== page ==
Planned in 1740 as a jewel of Prussian humanistic enlightenment, Bebelplatz – formerly Kaiser Franz Joseph Platz – takes its name from August Bebel, co-founder of the Social Democratic Party (SPD). The square had its auspicious beginnings in Friedrich the Great's visionary project for the square near the Royal Palace. As "Forum Fridericianum" it drew inspiration from the classical urban design of ancient Rome and was meant as a centre for intellectual and artistic endeavour. The Forum's buildings included the Alte Königliche Bibliothek (Old Royal Library) the Staatsoper (Opera House) Unter den Linden, erected 1741-42 and St Hedwig's Cathedral. It was the cost of war being waged at the time which prevented the project from being completed.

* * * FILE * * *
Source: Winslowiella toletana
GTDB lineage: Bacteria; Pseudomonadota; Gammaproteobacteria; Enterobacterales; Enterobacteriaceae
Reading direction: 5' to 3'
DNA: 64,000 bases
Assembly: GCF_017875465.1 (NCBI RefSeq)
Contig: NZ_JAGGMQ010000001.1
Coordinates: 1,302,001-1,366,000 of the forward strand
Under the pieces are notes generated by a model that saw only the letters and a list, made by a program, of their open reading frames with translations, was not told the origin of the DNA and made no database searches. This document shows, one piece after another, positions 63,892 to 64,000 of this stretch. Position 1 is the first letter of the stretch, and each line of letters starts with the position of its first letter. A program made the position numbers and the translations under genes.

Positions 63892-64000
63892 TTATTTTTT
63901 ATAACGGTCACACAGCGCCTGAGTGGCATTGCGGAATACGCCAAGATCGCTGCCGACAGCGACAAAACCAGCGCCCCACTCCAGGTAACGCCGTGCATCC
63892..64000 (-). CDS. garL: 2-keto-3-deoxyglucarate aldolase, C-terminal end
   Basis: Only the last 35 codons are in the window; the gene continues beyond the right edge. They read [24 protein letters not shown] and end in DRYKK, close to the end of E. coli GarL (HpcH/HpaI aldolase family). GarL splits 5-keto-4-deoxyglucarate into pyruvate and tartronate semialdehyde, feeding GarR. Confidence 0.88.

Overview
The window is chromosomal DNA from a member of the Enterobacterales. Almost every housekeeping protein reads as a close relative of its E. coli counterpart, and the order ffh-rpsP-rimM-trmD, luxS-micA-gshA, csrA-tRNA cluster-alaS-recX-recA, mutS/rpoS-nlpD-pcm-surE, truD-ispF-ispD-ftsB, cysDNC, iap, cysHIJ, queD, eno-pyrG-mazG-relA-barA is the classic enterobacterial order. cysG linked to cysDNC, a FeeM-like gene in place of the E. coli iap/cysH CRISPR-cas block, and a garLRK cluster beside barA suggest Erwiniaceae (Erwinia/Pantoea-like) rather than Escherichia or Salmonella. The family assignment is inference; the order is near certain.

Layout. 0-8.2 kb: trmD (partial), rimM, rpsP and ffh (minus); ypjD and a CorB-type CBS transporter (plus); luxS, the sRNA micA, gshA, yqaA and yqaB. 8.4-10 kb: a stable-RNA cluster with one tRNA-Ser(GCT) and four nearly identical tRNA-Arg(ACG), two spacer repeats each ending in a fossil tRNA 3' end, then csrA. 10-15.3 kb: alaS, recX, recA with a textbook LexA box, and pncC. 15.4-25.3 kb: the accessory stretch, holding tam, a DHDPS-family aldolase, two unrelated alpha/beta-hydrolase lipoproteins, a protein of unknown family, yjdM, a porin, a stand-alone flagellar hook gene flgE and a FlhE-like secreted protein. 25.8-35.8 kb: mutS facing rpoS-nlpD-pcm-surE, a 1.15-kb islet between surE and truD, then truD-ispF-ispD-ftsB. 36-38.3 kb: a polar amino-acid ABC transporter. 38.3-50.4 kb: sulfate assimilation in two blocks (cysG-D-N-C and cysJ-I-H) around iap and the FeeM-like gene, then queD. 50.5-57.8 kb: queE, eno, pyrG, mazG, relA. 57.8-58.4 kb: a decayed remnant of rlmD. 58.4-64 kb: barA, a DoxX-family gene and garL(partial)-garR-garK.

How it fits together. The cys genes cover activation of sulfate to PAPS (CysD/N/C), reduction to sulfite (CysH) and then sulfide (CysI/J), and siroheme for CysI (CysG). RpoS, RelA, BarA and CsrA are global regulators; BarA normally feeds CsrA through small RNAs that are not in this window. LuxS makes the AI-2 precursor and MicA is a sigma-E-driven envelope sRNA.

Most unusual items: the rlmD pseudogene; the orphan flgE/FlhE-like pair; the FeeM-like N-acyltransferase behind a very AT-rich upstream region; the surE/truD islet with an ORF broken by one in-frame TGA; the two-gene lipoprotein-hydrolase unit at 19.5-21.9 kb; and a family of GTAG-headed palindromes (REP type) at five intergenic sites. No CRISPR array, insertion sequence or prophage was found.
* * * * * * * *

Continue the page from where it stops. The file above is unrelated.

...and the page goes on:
Ironically, the square is better remembered today as the venue for the Nazi's first official book burning bonfire on May 10, 1933 just opposite Humboldt University, where Karl Marx had been a student of Hegel's. The action, meant as a dire warning to Nazi opponents was instigated with the purposes of destroying the "Jewish mind and the whole rotten liberalist tendency". Over 20,000 works including those of the so-called subversive writers including Karl Marx, Berthold Brecht and Thomas Mann were set alight and destroyed.
The memory of this event is symbolically kept alive by a memorial monument known as "Versunkene Bibliothek" (sunken library) by Mischa Ullmann – a 50sqm underground library with empty shelves.